When I was little, I figured there were three countries named after food: Turkey, Greece and Rice. My mom told me more than once that Rice was not a country, but I didn’t believe her. I pretended to be convinced. There was no point in arguing with a grownup who clearly knew so little of the world. I decided to travel to Rice when I grew up. I’d send her a postcard.
In Kindergarten I figured out where babies came from. Armed with my limited knowledge of anatomy I realized that a man stuck his penis into a vagina, whereupon one of his testicles would shoot out and implant itself inside the womb. The testicle was, of course, a small baby surrounded by a thin, protective membrane.
An informal survey of my friends revealed that none of us had more than two nuts. So the real mystery was not how babies were made, but how families ended up with more than two kids.
I believed that the people on television were actually miniature people who lived inside my television. I convinced myself that if I waved to them and talked to them, eventually they would wave and talk back. It used to disappoint me to no end that the people inside had no interest in talking to me.
Strangely enough, now that I’m older and no longer believe that miniature people live inside my television, I still find that I have a habit of gesturing and talking to the people on my television.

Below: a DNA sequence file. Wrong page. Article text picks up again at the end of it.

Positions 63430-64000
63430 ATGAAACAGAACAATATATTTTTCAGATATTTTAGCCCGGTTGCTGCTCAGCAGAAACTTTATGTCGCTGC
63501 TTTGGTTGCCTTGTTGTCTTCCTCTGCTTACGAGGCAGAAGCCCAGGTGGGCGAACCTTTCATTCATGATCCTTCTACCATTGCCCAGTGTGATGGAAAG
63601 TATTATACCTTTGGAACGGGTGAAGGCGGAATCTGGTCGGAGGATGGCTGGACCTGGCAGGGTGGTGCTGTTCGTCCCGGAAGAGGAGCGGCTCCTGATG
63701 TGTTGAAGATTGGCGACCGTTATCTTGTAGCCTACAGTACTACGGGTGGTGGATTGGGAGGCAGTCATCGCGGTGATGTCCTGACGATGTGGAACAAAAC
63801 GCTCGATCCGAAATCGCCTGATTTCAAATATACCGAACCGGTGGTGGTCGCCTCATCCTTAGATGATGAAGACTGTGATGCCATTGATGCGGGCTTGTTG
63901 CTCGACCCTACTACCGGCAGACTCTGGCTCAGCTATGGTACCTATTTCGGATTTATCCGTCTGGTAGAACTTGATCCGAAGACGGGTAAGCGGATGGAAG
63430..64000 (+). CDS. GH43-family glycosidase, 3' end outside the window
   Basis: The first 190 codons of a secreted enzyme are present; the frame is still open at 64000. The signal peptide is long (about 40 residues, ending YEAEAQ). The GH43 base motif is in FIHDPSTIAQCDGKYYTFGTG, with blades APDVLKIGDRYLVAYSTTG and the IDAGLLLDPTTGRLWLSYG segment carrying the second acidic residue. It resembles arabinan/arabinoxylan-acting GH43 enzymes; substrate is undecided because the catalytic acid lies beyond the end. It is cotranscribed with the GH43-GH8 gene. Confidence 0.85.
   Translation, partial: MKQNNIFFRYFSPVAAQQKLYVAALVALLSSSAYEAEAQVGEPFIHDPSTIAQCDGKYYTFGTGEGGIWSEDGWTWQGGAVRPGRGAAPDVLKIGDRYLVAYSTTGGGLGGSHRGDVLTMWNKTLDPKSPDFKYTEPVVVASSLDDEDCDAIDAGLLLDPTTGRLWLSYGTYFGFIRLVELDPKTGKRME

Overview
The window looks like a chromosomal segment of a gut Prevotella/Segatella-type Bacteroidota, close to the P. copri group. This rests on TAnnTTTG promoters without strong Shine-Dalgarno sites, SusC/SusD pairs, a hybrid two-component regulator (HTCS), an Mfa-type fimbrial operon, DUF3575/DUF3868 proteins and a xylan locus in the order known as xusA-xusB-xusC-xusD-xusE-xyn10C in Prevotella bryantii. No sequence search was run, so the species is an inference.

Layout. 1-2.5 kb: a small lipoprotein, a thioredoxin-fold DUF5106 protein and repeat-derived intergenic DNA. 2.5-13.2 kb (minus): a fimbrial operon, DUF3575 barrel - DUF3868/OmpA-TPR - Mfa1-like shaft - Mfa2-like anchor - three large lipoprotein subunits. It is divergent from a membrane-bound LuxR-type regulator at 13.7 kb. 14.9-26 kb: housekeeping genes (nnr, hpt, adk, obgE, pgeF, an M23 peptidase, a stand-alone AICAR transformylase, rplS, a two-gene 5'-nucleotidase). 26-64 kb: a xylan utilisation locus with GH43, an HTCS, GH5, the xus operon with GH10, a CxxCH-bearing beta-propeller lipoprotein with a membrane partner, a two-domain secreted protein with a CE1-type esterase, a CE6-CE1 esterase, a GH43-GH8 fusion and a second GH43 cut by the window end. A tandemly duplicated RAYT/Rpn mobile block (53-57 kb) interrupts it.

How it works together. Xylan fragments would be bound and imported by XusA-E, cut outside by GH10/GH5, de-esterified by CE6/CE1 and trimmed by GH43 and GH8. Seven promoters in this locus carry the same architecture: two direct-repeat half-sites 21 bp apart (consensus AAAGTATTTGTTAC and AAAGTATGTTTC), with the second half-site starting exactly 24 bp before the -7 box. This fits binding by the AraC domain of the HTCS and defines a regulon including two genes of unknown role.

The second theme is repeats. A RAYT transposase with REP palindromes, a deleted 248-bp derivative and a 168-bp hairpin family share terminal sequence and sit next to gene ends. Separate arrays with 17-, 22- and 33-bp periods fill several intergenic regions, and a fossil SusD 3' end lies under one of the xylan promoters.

I also thought that when I listened to the radio the band was playing live. And when we turned the radio up some guy that was recording the band made them play louder.
So what about you? What did you use to believe?
3 thoughts on “What Did You Believe As A Kid?”
I used to believe that mascots (like the ones in theme parks, e.g., Disneyland) were what cartoons are made of… I mean, cartoons, or mascots for that matter, appear the way they do on TV (as cartoons) because of some special cameras or film trickery. I can’t remember when I found out how cartoons were truly made. And, ironically, I ended up working in an animation company for about a year after I finished college.
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Being adopted, I could convince myself that I was actually the daughter of someone famous or royalty who just couldn’t keep me. Nah, I’m from regular old stock – which is cool. When my son was about 4, he and I were watching Sesame Street. Grover was in Nicaragua where the men were making adobe bricks. They were all working shirtless, as it’s very hot there. He turned around and looked at me and said, “Mommy, now I know why they call it “Naked Agua”, cause those people are all half naked.” That’s been 6 years ago and I still call it Naked Agua. LOL.
I used to believe in sunshine and rainbows.
Now I mostly believe in darkness and tornados.
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